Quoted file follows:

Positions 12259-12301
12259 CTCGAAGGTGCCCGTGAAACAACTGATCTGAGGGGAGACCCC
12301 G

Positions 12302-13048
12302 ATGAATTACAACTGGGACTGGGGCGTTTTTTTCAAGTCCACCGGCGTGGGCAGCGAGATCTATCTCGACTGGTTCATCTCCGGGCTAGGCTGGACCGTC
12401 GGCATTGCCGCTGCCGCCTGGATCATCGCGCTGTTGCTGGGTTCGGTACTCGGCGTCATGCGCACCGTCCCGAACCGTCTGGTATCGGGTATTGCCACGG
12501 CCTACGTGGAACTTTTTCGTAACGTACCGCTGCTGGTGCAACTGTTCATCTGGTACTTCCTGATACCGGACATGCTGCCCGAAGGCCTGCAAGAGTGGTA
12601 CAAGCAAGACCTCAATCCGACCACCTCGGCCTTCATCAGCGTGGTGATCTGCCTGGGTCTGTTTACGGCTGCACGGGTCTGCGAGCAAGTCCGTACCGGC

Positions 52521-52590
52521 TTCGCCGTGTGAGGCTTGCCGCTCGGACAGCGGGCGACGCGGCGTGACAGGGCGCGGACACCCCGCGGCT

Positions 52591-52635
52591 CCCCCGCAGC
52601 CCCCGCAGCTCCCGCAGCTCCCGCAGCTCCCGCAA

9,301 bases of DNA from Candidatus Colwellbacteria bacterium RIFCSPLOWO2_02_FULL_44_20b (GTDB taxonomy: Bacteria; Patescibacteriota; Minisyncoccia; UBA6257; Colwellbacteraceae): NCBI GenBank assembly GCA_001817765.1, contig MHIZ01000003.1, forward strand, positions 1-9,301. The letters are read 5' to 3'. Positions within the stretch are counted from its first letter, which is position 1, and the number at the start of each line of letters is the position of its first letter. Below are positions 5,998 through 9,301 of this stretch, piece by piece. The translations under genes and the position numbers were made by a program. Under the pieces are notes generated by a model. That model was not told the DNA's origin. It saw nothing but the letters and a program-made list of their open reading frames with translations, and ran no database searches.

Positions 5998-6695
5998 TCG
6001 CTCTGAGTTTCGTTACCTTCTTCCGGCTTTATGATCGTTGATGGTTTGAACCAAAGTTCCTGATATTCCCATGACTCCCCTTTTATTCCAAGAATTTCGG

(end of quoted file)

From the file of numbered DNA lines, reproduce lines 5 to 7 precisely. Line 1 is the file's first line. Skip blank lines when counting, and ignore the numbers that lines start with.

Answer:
12302 ATGAATTACAACTGGGACTGGGGCGTTTTTTTCAAGTCCACCGGCGTGGGCAGCGAGATCTATCTCGACTGGTTCATCTCCGGGCTAGGCTGGACCGTC
12401 GGCATTGCCGCTGCCGCCTGGATCATCGCGCTGTTGCTGGGTTCGGTACTCGGCGTCATGCGCACCGTCCCGAACCGTCTGGTATCGGGTATTGCCACGG
12501 CCTACGTGGAACTTTTTCGTAACGTACCGCTGCTGGTGCAACTGTTCATCTGGTACTTCCTGATACCGGACATGCTGCCCGAAGGCCTGCAAGAGTGGTA